Opinion | An analysis of gender within terrorism and violent extremism …

Opinion | An analysis of gender within terrorism and violent extremism legal frameworks in South Sudan

South Sudan has experienced numerous challenges since independence due to patriarchal systems that weaken and undermine the participation of South Sudanese women in public life.

As a result, women can easily be radicalized due to economic hardships among women and youth which threaten democracy, the rule of law, and human rights. South Sudan does not have legal frameworks on Preventing Violent Extremism (PVE) and Countering Terrorism which put the country at a disadvantage regarding extremists and radicals.

Theme: Preventing Violent Extremism and Countering Terrorism: Integrating Gender Perspectives. 

My paper will examine the Purpose and New Developments: A General Analysis of Gender within Terrorism and Violent Extremism Legal Frameworks in South Sudan.

The global trend of securitized responses to violent extremism and militarized approaches continued to take priority over development and resilience approaches. In particular, the interlinkages and relevance of gender equality, and women’s rights, to efforts of prevention of violent extremism remain largely undefined given the scarcity of evidence.  This situation has made it difficult for gender practitioners to make a compelling case for security actors to ensure that policies and programmatic interventions are gender sensitive and do contribute to promoting gender equality, and or to proactively address negative practices that may harm women’s rights or reinforce discriminatory practices.

Women’s right to participate in security and PVE decision-making platforms and their contributions to sustaining peace remain largely underfunded and limited. Women also remain overwhelmingly underrepresented in security platforms, whether at the international, regional, and or national levels. The situation has continued during the COVID-19 pandemic as attested by statements and recommendations made by independent and women-led civil society organizations (CSOs) from contexts impacted by terrorism.

Prevention of Violent Extremism (PVE) strategies often assume a narrow focus on the role of women as either victims and or peacemakers who can help prevent ‘violent extremism,’ without recognizing women’s agency as political agents as well as the power dynamics which are all relevant aspects of violent extremism (feminist perspectives). For example, PVE Strategies usually lack the inclusion of the role of women as political agents and fail to recognize the power relations between men and women in a given context that usually dictates their different roles in violent extremism. This has led to limited attention to addressing structural inequalities and barriers that directly contribute to exacerbating vulnerabilities.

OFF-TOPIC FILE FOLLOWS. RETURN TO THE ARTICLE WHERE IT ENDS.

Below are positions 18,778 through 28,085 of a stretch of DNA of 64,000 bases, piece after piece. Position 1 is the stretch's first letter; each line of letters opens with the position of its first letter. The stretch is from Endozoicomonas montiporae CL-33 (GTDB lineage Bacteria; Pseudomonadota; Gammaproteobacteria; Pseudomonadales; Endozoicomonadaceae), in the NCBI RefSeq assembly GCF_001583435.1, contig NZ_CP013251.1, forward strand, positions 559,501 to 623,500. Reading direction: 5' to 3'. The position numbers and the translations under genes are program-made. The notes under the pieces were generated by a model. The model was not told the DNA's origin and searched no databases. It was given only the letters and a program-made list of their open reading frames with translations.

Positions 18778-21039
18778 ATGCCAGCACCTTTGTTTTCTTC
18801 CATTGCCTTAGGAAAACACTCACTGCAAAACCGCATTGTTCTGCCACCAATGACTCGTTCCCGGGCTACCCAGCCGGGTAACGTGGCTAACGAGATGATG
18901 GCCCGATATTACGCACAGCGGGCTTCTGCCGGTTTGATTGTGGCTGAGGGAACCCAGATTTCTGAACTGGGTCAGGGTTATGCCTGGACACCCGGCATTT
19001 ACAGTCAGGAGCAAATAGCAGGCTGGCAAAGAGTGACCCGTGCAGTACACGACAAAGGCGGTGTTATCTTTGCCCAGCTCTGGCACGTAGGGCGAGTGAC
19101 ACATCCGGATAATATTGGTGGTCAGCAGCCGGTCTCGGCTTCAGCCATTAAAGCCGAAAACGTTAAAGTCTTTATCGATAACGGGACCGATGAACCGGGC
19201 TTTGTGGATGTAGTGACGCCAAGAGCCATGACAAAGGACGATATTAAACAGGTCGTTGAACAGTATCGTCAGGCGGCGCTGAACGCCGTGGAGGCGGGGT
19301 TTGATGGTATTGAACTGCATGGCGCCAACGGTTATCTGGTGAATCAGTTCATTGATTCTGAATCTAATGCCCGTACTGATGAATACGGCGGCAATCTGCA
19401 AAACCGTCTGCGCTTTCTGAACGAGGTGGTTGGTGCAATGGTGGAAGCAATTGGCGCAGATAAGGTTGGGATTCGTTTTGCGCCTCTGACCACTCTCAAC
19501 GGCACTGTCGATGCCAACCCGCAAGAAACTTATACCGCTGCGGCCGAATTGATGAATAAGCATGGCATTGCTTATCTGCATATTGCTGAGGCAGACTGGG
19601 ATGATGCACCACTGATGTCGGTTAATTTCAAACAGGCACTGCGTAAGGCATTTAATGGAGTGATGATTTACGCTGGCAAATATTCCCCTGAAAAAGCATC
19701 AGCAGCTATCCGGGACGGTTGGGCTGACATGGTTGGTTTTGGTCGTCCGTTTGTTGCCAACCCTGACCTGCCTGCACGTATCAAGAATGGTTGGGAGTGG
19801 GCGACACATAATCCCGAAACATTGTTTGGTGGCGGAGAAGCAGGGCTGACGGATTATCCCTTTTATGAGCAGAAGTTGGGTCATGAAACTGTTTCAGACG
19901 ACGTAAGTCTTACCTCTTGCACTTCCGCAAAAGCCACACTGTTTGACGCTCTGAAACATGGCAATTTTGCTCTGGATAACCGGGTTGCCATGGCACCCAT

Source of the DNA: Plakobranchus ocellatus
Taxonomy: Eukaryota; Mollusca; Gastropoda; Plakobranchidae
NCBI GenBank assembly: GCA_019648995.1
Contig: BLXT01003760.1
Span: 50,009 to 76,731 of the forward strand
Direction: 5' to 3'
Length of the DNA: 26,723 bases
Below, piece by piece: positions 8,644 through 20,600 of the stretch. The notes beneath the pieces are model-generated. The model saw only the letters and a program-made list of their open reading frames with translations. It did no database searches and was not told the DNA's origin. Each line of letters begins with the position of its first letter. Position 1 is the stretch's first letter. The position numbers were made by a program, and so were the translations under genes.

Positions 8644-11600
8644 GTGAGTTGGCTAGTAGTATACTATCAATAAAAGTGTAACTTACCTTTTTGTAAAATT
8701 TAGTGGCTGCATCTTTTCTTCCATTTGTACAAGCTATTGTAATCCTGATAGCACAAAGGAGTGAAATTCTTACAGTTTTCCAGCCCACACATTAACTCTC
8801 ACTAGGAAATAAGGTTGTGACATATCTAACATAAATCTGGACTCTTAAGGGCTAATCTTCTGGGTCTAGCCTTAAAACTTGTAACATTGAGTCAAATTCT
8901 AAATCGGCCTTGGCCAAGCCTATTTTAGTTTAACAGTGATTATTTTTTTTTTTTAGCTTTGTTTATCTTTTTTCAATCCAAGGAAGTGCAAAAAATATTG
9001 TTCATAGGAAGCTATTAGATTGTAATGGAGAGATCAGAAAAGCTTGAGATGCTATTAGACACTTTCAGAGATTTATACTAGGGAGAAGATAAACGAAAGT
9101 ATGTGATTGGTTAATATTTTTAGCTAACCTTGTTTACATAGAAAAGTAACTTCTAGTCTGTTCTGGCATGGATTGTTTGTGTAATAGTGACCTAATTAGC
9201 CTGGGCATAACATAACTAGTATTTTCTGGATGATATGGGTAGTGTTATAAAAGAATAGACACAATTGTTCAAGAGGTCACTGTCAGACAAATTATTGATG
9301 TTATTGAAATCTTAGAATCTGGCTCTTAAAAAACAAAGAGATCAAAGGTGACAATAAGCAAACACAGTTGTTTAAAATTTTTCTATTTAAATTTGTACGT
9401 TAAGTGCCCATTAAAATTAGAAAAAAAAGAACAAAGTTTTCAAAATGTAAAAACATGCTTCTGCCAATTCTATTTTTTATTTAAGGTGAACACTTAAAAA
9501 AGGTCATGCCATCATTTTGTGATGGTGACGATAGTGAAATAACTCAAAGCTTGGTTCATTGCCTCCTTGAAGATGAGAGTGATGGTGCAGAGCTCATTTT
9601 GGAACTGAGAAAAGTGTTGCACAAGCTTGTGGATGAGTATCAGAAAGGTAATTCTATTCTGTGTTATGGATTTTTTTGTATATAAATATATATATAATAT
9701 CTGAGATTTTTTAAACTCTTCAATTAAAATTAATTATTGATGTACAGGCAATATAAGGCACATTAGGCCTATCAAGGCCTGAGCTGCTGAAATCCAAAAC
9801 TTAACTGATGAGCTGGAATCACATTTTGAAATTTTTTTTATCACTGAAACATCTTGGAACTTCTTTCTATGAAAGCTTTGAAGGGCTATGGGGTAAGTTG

Meanwhile, shrinking space for civil society organizations continued to challenge gender equality and women’s empowerment efforts worldwide. The proliferation of counter-terrorism frameworks at all levels continues to harm civic space and limit the work of women-led civil society organizations. In some contexts, human rights activists are labeled as sympathizers of terrorist groups. It must be noted that CSOs operating in areas directly affected by violent extremism are reported to be under strict surveillance and scrutiny by security agencies in South Sudan.

Note: This article does not represent or reflect the views of the institution I work for. 

Ter Manyang Gatwech is a human rights activist and can be reached via termanyang24gmail.com.

The views expressed in ‘opinion’ articles published by Radio Tamazuj are solely those of the writer. The veracity of any claims made is the responsibility of the author, not Radio Tamazuj.

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